Westpac Banking Corp. (WBC), Australia’s second-largest bank, reported first-quarter profit that was lower than a year earlier as rising funding costs squeezed the profitability of its lending. The shares fell.
Unaudited cash earnings in the three months ended Dec. 31 were A$1.5 billion ($1.6 billion), the Sydney-based bank said in a statement. It posted cash earnings of A$1.55 billion a year earlier. Today’s result missed the A$1.6 billion estimate of JPMorgan Chase & Co. analyst Scott Manning in a Jan. 30 note.
Chief Executive Officer Gail Kelly is battling the weakest Australian demand for home loans since 1977 by trimming costs and firing as many as 400 people. To offset funding costs driven higher by Europe’s debt crisis, Kelly last week boosted the bank’s mortgage rate by 10 basis points, a move independent of the central bank, which kept borrowing costs unchanged.
“Things aren’t traveling all that well compared to the other banks” Westpac competes against, said Paul Xiradis, who manages about $12 billion in assets as chief executive officer of Ausbil Dexia (DEXB) Ltd. in Sydney. “We’ve seen costs coming out of the other banks and no doubt Westpac is trying to catch up.”
Westpac shares dropped 3.5 percent to A$20.22 in Sydney trading, the most since Nov. 7, extending the decline in the past year to 17 percent. The benchmark S&P/ASX 200 index fell 1.7 percent.
The fiscal first-quarter result reflected “the more challenging operating environment,” which contributed to a A$200 million drop in markets-related income, Kelly said in today’s statement. This was partially offset by profit on asset sales, Westpac said.
“In aggregate, these volatile items negatively impacted operating income by around A$100 million,” the bank said in today’s statement. Excluding these items, cash earnings for the quarter would have been little changed over the average of the fiscal third and fourth quarters, it said.
Commonwealth Bank of Australia, the nation’s largest bank, said yesterday that profit in the six months ended Dec. 31 climbed 19 percent to A$3.62 billion from a year earlier, helped by fewer soured loans. National Australia Bank Ltd. said Feb. 7 that its cash profit in the three months ended Dec. 31 rose 7.7 percent as it increased lending faster than rivals.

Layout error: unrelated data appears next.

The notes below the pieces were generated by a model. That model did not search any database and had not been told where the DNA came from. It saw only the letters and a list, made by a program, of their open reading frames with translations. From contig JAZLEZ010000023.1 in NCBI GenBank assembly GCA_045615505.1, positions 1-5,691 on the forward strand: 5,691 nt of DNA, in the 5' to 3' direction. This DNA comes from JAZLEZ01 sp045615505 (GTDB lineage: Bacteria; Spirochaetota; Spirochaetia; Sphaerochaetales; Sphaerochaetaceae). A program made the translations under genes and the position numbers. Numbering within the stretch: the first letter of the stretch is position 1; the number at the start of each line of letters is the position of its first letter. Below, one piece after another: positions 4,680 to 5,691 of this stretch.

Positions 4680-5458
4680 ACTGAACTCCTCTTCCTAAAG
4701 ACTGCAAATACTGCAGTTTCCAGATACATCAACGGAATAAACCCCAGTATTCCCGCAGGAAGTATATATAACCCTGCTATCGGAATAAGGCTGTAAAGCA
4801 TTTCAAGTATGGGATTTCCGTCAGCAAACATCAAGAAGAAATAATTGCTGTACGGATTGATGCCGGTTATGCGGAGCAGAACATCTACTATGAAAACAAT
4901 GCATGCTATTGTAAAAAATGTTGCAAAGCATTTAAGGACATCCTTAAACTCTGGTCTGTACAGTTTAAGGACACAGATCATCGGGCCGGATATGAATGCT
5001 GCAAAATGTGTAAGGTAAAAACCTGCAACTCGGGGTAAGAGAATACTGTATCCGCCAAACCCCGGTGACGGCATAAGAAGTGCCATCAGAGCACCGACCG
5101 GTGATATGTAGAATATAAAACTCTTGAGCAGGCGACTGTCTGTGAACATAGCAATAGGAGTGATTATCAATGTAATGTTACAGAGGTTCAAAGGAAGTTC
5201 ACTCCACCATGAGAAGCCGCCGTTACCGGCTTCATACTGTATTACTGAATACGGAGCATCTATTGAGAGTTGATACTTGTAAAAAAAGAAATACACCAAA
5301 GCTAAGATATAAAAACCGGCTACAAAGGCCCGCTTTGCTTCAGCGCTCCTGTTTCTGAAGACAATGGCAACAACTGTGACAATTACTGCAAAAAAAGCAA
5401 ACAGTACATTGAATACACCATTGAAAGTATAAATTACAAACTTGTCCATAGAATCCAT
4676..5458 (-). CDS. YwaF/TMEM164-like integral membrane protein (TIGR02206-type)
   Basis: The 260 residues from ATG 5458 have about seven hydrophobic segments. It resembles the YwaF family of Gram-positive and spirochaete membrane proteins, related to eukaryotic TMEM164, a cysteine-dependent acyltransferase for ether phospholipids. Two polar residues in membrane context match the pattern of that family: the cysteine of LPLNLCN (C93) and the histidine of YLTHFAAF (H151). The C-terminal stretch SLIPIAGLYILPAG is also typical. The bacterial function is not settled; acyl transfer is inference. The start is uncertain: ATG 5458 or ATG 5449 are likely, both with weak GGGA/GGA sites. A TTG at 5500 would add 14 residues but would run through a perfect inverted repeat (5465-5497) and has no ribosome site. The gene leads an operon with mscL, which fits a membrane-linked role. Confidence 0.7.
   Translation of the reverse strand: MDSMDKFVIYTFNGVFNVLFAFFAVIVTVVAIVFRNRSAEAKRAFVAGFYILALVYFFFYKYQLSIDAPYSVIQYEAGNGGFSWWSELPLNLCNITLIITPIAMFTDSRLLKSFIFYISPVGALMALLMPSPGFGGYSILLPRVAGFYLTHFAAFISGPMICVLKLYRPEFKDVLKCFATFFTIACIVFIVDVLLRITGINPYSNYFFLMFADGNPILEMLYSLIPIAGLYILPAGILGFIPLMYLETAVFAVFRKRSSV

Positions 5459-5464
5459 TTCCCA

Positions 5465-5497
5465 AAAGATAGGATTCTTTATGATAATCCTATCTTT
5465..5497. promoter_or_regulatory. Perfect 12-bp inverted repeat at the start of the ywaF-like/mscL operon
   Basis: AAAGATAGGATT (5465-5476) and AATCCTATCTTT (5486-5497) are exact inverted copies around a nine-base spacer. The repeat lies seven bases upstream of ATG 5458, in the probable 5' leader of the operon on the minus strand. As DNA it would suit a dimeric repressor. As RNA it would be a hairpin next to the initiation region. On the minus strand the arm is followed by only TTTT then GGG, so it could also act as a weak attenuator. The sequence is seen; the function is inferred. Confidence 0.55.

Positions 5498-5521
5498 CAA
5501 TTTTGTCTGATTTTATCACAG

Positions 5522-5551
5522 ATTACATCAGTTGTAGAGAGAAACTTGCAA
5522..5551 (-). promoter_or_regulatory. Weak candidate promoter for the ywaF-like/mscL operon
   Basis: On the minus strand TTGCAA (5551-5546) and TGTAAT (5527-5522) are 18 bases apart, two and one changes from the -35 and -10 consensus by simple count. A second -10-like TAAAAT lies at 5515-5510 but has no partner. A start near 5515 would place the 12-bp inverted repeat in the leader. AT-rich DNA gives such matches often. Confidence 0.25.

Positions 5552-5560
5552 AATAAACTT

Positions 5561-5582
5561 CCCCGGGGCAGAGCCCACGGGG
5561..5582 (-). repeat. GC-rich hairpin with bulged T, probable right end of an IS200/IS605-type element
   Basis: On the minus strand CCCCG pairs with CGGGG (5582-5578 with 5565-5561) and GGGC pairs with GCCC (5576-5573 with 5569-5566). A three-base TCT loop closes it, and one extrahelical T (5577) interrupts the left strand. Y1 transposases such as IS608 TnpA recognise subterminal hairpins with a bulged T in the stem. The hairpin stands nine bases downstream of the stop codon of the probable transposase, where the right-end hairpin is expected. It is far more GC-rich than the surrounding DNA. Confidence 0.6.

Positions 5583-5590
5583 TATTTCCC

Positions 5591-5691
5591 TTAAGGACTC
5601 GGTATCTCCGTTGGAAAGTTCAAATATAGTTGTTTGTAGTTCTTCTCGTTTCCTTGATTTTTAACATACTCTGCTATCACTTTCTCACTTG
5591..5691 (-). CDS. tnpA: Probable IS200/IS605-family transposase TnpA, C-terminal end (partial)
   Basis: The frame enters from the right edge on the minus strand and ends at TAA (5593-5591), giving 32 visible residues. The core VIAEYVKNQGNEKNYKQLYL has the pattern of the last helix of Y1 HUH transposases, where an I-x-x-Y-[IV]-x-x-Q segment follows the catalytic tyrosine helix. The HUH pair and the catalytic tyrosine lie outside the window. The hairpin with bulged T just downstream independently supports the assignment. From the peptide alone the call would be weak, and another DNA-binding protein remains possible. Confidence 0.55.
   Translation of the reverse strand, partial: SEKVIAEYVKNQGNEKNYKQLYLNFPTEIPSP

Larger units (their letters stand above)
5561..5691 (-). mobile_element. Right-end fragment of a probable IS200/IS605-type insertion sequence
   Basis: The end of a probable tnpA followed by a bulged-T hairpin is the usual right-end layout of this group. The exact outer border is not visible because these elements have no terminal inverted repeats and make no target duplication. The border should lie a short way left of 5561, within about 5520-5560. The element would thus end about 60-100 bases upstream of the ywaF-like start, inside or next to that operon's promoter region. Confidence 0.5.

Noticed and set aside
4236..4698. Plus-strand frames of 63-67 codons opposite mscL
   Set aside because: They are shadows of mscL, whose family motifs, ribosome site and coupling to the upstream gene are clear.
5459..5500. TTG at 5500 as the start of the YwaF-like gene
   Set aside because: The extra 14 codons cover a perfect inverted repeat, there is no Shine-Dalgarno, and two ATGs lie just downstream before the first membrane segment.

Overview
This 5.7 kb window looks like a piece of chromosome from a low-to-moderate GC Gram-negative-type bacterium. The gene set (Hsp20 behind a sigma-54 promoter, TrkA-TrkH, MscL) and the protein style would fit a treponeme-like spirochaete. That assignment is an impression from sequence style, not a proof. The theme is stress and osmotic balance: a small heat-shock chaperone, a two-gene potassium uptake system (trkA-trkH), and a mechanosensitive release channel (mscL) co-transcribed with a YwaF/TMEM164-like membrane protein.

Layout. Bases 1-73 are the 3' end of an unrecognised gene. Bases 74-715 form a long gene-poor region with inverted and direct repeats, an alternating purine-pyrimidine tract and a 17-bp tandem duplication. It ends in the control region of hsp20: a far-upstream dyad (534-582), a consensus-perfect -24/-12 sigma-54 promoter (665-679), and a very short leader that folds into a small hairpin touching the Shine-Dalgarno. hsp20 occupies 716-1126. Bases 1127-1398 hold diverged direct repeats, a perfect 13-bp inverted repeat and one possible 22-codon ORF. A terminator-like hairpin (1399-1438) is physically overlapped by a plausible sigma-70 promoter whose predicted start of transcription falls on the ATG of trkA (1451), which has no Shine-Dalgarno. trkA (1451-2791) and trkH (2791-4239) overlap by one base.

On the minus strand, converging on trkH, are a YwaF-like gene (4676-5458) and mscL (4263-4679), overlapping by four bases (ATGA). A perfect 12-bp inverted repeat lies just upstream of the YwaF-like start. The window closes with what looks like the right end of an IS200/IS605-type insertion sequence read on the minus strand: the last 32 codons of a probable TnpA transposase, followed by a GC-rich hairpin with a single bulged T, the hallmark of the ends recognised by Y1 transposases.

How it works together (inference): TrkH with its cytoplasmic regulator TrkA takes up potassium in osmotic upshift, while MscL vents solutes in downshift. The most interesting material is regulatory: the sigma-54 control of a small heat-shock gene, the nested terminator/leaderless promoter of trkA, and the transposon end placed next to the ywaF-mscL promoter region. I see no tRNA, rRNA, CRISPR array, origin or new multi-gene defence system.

Australia & New Zealand Banking Group Ltd. is due to publish unaudited fiscal first-quarter earnings tomorrow.
Australian banks may eliminate 7,000 jobs in the next two years, seeking to reduce labor costs that account for 58 percent of expenses, UBS AG said last month. ANZ Bank said Feb. 13 that it will eliminate about 1,000 positions by Sept. 30.
Kelly reduced total Westpac staff numbers by 767 to 37,712 in the year ended Sept. 30, and has signaled that the figure will be lower again in the current fiscal year.
The cost of implementing measures to reduce expenses, including restructuring of the workforce, are still being finalized and are “not expected to exceed A$200 million,” the bank said in today’s statement.
“There is no doubt that we are dealing with a lower growth environment,” Kelly told investors on a call today. “There isn’t a revenue wave to ride.”
Australia’s four-pillar banks, so named for a law that prevents them from buying each other, are managing slower demand for mortgages, which account for about 60 percent of all lending in the nation. Borrowing slumped after the central bank boosted interest rates seven times from October 2009 to November 2010. Policy makers cut the key rate by a quarter percentage point in November and December to 4.25 percent, an unexpectedly held the rate unchanged at this month’s meeting.
“Revenue is a function of what’s happening in the economy and the domestic economy is suffering because of the uncertainty around the world and high dollar, and perhaps not getting too much relief from the” Reserve Bank of Australia, Xiradis said.
Credit to home buyers rose 5.4 percent in December from a year earlier, the smallest annual increase since 1977, when central bank data begins. The gain is also a third of the average monthly pace recorded in the decade to December 2009.
Westpac said today that lending grew 1 percent from Sept. 30 to Dec. 31, while expenses were 2 percent higher than the average for the previous two quarters.
The global and Australian economies are in a “deleveraging phase” and the slower growth trend is expected to continue, Kelly said today.
The bank’s net interest margin, a measure of profitability of its lending, narrowed from the average of the fiscal third and fourth quarters by 10 basis points. The impairment charge for bad debts was around A$300 million, “up modestly” from the average of the previous two quarters, it said.
The bank said it has raised A$10 billion in term funding in the fiscal year to date at an average duration of 4.4 years, including its first-ever covered bond issues in the U.S., Europe and Australia.
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